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From Détente with the Soviet Union to Open Confrontation with Russia over Ukraine and Syria – Washington’s New Foreign Policy under Barack Obama

Posted by Scott Rohter on Sunday, August 30, 2015

 

PutinObama1

Wrecking Russian-American Relations

Washington’s New Foreign Policy under Barack Obama

 

Someone has coined a new word to describe Washington’s reckless foreign policy vis a vis Russia under the last four American Administrations.  That word is “triumphalism”. Ever since the fall of the Soviet Union, American presidents have been treating Russia as if it was a “vanquished foe” rather than a friend and ally. The lone exception to this rule was Ronald Reagan whose administration reached out to Mikhail Gorbachev and enjoyed the good will of most Russians. Now we are squandering this good will and treating Russia as if was inferior…  as if it was our enemy.  It doesn’t make the Russians feel very warm and fuzzy toward us.

 

By Scott Rohter, September 2015

 

ReaganandGorgachev2American foreign policy toward Russia is rapidly evolving… not for the better, but for the worse. It has gone from good, to bad, to beyond belief… Gone is the end of détente and the thaw in relations that we enjoyed under Ronald Reagan and Mikhail Gorbachev. In its place Barack Obama has re-instituted a foreign policy of open confrontation on just about every issue from Ukraine to Syria. We are squandering all of the good will that developed under Ronald Reagan and Mikhail Gorbachev.  Barack Obama is  thumbing his nose at all of their accomplishments while he actively works to undermine their joint legacy of cooperation and good will. In its place we are reverting back to  the Cold War rhetoric and tactics of the 1960’s. What is so distressing about this to me is that many Republicans are okay with this new Cold War diplomacy. They don’t seem to mind the fact that they are undermining the legacy of one of America’s most beloved Presidents.

Just for the record Russia is not our enemy. It has been our ally during two World Wars and we couldn’t have defeated the Nazis without their help. Russia has never initiated any attack on the West, but the West has launched at least two all out attacks upon them. Both of these attacks were without provocation. France attacked Russia under Napoleon, and Germany attacked Russia under Hitler. Each time the Russians were attacked they rose to defeat their assailants. So why are we provoking the Russians without cause under Barack Obama? Why is NATO positioning troops along their border? Why are we targeting NATO missiles at Moscow?  Why is the United States poking a stick at the Russian bear? Why? Why? Why?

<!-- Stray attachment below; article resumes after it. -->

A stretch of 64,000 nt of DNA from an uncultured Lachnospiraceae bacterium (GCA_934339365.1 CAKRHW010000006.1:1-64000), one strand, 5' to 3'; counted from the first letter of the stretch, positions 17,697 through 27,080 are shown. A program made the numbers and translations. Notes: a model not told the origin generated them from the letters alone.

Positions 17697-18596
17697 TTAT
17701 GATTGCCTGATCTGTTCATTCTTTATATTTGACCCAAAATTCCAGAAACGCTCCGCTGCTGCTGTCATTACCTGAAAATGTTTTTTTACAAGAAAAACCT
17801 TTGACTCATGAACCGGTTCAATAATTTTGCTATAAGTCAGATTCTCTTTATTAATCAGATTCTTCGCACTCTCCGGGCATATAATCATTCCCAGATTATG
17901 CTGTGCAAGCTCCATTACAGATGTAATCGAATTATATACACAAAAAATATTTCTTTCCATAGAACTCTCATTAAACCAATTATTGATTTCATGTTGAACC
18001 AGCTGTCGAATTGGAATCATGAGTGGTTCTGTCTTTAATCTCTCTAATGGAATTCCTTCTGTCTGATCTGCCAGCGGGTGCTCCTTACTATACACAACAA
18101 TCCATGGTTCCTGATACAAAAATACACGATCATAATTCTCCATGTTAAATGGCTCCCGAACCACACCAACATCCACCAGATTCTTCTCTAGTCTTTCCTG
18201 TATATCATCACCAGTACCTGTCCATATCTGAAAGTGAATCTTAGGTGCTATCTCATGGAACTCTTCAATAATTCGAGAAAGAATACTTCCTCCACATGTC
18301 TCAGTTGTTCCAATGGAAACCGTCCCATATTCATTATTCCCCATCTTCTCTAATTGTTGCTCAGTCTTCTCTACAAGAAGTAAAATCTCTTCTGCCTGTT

America has imposed tough sanctions on Russia while at the same time we have removed them from the Islamic Republic of Iran which is our real enemy.. Is Russia a greater threat to world peace and security than Iran? I don’t think so. We have installed NATO missiles along Russia’s western frontier and pointed them directly at Moscow. We are stationing soldiers in NATO countries and training them to ward off a potential Russian attack when no attack is forthcoming. The United States is deliberately provoking Russia. Why? We may not like to admit it but Russia is a great world power like we are. It is not in our best interest to keep antagonizing them like we are doing. They can make life very difficult for us in many different parts of the world. Why are we trying to destroy everything that Ronald Reagan and Mikhail Gorbachev worked so hard to achieve just in order to usher in a new Cold War? Make no mistake about it… America is starting this new Cold War with Russia. The Russians aren’t starting it. We are. Just what is so important about Ukraine or Syria that Barack Obama is waving a red flag right in front of the Russian bull?

Oil and Gas

It was formerly known as the bread basket of Russia, but now Ukraine is flat broke. Their biggest creditor is Russia, the  same country they are blaming for all of their problems. Ukraine owes Russia over two billion dollars  mostly for natural gas which they purchased on credit to power their industry and heat their homes. Any other country that tries to bail them out will be taking on a burden for years to come. Europe barely has the funds to bail out Greece more less Ukraine which is many times bigger than Greece. So what is America’s fascination with Ukraine all about and what is our interest over there?  In two words… oil and gas.

Russia has a virtual monopoly on the export of natural gas to Europe and the pipeline that supplies this gas runs right through Ukraine. As a result of recent innovations in the oil and gas industry back here in America, the United States is experiencing a vast surplus of natural gas derived from fracking. American oil companies would like to have a piece of the lucrative European natural gas market… They want to export American natural gas overseas to Europe, and the Europeans would love to see a little more competition in the oil and gas market which would help to bring down their prices… That’s why we are meddling in the internal affairs of Ukraine, and I can unequivocally say that it isn’t worth it. We are flirting with a new Cold War with Russia, and the one important lesson we should have learned from World War II is that competition among nations should not be allowed to lead to war.